Japanese Canadian War Memorial – Celebrating 100 Years
The Japanese Canadian War Memorial in Stanley Park was unveiled to the public on April 9, 1920, an event that was noted on the front page of the Vancouver Sun the next day. The dedication of the cenotaph was presided over by Matsunoshin Abe, president of the Canadian Japanese Association (CJA). The CJA had much to do with facilitating the initial 1916 training of the soldiers in Vancouver under Colonel Colquhoun, funding their passage to Alberta to enlist, and fundraising for the monument itself.
Originally built to honour the Japanese-Canadian soldiers who had fought for Canada in the First World War, and to commemorate the incredible contribution of Japanese Canadians at Vimy and Hill 70, the limestone, granite, marble, and terracotta cenotaph has seen many visitors and ceremonies of the years. It has also been updated over time to honour those who fought in the Second World War, Korean War, and the Afghan War.
In the anti-Japanese atmosphere that preceeded Second World War and came to a head following Japan’s attack on Pearl Harbor, the lantern was extinguished and only relit decades later in 1985 by Sergeant Masumi Mitsui, the last surviving First World War veteran. Sergeant Mitsui was among those who sucessfully lobbied for the franchise for veterans in 1931, but this did not prevent the veterans from being stripped of their rights and posessions and being interned along with nearly 22,00 other members of the Japanese-Canadian community in 1942.
The iconic cenotaph has been lovingly restored and taken care of by the Japanese Canadian War Memorial Committee in partnership with the City of Vancouver and Vancouver Parks Board with funding from Veteran’s Affairs Canada. The cenotaph is a National Historic Monument and on Heritage BC’s Register of Japanese Canadian Historic Places.
A planned series of events on April 9 has had to be postponed due to the COVID-19 crisis, so we present here a tribute to the Cenotaph that holds so much meaning in our community.
I have asked Linda Kawamoto Reid, Chair of the Japanese Canadian War Memorial Committee to share some thoughts with our readers.
by Linda Kawamoto Reid, Chair JCWMC
Reflecting on the 18 years I have been going to the cenotaph with my son Cam, I have very fond memories of the people I have met, the celebrations we have had, and the trust given to me by the community. It all started with honouring my second cousin Henry Tanaka, a Korean War Veteran, on Remembrance Day each year. It was a family affair at first, helping out his wife Chic, who organized the reception.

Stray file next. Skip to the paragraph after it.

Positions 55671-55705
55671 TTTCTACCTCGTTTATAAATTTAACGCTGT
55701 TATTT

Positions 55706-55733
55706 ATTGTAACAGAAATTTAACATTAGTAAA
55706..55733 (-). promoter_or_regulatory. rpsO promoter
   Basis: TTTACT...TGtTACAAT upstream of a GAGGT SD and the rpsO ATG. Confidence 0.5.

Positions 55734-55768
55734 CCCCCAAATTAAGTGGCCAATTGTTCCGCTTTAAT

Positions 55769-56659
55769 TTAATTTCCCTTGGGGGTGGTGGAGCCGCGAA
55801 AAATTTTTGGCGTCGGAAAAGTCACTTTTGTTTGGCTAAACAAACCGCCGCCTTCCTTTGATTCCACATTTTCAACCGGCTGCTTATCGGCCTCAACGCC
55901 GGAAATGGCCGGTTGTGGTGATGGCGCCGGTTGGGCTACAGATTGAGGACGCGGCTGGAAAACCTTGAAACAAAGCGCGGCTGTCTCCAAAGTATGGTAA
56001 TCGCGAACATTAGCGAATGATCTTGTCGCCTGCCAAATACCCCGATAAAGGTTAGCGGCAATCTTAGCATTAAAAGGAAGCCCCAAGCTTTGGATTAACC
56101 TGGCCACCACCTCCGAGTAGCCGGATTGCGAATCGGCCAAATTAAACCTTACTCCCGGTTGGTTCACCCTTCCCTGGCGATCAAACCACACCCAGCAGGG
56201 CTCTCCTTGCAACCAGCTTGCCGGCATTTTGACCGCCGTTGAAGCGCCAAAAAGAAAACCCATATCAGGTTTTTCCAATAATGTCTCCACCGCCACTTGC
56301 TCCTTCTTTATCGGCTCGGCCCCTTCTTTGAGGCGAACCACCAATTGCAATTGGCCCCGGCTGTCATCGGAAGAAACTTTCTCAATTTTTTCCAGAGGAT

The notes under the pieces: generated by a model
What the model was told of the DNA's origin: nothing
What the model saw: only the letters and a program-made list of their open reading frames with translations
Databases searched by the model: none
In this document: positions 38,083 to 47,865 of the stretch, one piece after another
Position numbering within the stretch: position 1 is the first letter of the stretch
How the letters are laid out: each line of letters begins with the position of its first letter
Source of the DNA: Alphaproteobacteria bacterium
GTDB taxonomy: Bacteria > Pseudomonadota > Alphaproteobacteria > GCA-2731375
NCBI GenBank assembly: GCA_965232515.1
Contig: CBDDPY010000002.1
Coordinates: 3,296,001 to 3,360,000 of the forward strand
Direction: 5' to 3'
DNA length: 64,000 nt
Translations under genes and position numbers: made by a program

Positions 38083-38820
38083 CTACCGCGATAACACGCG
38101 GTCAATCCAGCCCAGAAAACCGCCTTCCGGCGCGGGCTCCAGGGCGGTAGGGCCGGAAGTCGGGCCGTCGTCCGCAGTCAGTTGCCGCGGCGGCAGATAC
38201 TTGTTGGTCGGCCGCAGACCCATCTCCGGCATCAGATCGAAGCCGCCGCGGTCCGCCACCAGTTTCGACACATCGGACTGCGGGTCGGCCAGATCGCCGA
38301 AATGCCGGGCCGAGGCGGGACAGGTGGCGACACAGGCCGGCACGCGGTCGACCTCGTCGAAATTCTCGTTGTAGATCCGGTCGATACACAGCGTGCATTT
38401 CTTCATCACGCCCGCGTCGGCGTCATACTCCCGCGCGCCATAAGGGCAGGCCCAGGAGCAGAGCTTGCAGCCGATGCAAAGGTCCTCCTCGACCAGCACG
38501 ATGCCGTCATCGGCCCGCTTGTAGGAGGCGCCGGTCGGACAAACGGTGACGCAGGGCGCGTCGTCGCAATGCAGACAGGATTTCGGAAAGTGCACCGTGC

For the past nine years, as Chair, I have been fortunate enough to receive support from Veteran’s Affairs Canada, the NAJC, and the NNMCC throughout several centenary celebrations between 2014 and 2020, making it possible to have some fun while carrying the torch at the same time.
Some of my favourite moments
• The outstanding support from the community to restore the cenotaph and have a great reception in the Pavilion.
• The attendance swelling to 500 for Remembrance Day
• Frank Moritsugu playing harmonica, doing a jig, and sharing his war time experiences all at the same time!
• Tim Tamashiro (CBC Jazz) laying a wreath for his grandfather.
• Inspiring the Warrior Spirit exhibit, and an online exhibit at
• Meeting and honouring many veterans including the recent young Afghanistan veterans, and those who served in peacetime.
• Susanne Tabata’s video tribute to the Second World War Veterans to the song “Smile”, it made me cry!
• An opportunity to pay tribute to some of the heavy hitters in our history such as Tom Shoyama, George Tanaka, Roger Obata, Harold Hirose, Buck Suzuki, and others who were also veterans.
• Dedicated volunteers who come every year and bring cheer
• Chris Yamauchi making it into the reserves!
• Meeting and knowing Roy Kawamoto (no relation), the go-to guy for military history.
• Toasting the gyuhei (brave soldiers) with sake with cherry trees in full bloom.
Finally, besides being a bonding event for me and Cam, who has turned out to be my right-hand man, it’s a great honour to hold in such esteem the Japanese Canadian War Memorial in Stanley Park. To me, it represents justice, civil liberties, equality, leadership, fearlessness, gaman, giri, gambare, and a hundred years of pilgrimage. I appreciate the First Nations people for allowing us to continue to congregate on their unceded territory each Remembrance Day.
The current pandemic will not squash the marking of the centenary (which was planned for April 9th), please look forward to another community celebration on Remembrance Day 2020, where hopefully another favourite moment will emerge – taiko by John Endo Greenaway & his daughter Emiko!
– Minasan ki o tsukete